South Korea’s capital of Seoul will limit the number of old diesel vehicles on the roads starting next year, as the country tackles rising air pollution.
Asia’s fourth-biggest economy in June announced a string of measures to address growing concerns about air quality following fine dust particle warnings and Volkswagen’s emissions-test cheating scandal. Seoul aims to bring its air quality to the levels of European peers like London and Paris within a decade.
South Korea’s environment ministry said on Thursday that Seoul will introduce the restriction in 2017 on diesel vehicles registered before 2006, followed by the nearby city of Incheon and then 17 cities in Gyeonggi Province in 2018.
About 1.04 million vehicles will be subject to the regulations.
Older diesel vehicle weighing 2.5 tonnes or more will not be allowed into the so-called “low emission zones” if it is not equipped with an emission-reducing device or a low-pollution engine. A car which does not undergo a regular emission check, or fails to pass the test will be also banned from entering the city.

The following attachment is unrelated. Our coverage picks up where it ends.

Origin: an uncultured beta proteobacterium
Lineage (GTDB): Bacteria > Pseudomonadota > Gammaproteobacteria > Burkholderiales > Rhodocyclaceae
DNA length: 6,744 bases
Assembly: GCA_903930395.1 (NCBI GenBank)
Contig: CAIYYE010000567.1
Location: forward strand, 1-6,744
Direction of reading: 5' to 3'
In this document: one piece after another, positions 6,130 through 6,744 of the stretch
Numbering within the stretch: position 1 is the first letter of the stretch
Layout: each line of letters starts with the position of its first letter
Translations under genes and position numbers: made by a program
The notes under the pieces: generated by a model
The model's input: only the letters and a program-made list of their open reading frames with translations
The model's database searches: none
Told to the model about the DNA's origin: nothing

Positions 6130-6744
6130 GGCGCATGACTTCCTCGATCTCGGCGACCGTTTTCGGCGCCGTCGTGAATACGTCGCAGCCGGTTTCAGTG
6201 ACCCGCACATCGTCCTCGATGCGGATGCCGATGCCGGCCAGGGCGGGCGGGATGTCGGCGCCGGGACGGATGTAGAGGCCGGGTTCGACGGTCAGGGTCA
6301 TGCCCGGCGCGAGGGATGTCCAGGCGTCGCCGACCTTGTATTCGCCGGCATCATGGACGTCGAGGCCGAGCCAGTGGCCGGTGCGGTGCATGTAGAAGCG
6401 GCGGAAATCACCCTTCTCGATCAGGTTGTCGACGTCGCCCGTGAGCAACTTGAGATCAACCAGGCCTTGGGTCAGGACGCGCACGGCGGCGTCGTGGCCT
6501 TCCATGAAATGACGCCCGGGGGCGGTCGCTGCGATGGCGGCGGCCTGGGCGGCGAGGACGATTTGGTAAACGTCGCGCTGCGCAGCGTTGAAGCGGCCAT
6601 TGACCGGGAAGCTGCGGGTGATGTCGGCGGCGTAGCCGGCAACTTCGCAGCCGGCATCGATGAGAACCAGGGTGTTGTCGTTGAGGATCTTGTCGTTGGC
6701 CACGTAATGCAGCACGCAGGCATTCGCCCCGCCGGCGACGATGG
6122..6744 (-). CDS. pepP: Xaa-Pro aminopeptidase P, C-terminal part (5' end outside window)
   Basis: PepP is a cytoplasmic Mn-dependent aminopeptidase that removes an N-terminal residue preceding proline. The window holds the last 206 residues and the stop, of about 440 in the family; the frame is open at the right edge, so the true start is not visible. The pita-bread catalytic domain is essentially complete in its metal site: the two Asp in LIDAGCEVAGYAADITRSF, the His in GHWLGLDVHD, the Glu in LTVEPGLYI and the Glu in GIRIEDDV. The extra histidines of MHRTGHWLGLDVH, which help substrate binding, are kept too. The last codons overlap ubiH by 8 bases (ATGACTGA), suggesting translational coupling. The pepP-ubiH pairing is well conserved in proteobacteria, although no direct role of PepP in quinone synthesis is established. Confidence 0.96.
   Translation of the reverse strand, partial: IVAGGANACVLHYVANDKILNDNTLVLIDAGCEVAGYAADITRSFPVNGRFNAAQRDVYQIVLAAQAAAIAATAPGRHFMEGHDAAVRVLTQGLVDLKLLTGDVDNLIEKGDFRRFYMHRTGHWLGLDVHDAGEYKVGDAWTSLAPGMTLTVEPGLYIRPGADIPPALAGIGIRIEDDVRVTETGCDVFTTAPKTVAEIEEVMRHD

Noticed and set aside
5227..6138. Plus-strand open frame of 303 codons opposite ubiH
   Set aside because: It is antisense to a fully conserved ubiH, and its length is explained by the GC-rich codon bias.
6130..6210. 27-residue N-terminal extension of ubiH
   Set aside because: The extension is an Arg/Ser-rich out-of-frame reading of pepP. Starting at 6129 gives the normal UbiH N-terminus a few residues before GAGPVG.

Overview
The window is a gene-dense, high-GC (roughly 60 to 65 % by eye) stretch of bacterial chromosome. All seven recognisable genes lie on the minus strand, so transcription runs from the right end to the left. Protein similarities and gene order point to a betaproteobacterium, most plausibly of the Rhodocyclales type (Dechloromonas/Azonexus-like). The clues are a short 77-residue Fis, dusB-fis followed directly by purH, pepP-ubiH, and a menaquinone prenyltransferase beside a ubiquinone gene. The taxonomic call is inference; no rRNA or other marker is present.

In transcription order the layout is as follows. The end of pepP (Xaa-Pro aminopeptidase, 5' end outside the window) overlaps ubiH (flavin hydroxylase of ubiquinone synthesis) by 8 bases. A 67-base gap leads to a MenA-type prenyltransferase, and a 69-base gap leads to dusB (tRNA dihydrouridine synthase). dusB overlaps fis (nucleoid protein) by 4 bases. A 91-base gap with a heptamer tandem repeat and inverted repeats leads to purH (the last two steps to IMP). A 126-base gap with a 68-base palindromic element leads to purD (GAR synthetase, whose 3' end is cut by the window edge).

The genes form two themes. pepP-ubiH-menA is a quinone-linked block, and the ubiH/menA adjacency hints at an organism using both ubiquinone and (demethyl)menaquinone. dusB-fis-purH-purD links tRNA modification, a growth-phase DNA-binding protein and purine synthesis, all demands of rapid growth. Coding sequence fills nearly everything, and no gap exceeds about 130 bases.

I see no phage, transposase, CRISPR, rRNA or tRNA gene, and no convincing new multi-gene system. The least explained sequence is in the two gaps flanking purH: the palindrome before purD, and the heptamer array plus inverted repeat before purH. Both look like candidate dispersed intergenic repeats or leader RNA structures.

Whenever a camera spots a non-compliant vehicle being driven in the region, a penalty charge of 200,000 won ($179) will be issued.
The government also plans to implement a diesel car scrappage program in which an automaker offers a discount of up to 1.2 million won to those who trade old diesel cars in for new ones.
Major European cities are also fighting air pollution. Paris last month started to bar old vehicles from the city’s streets from 8 a.m. to 8 p.m. on Mondays to Fridays, while London could introduce an extra charge on the most polluting vehicles entering the center of town.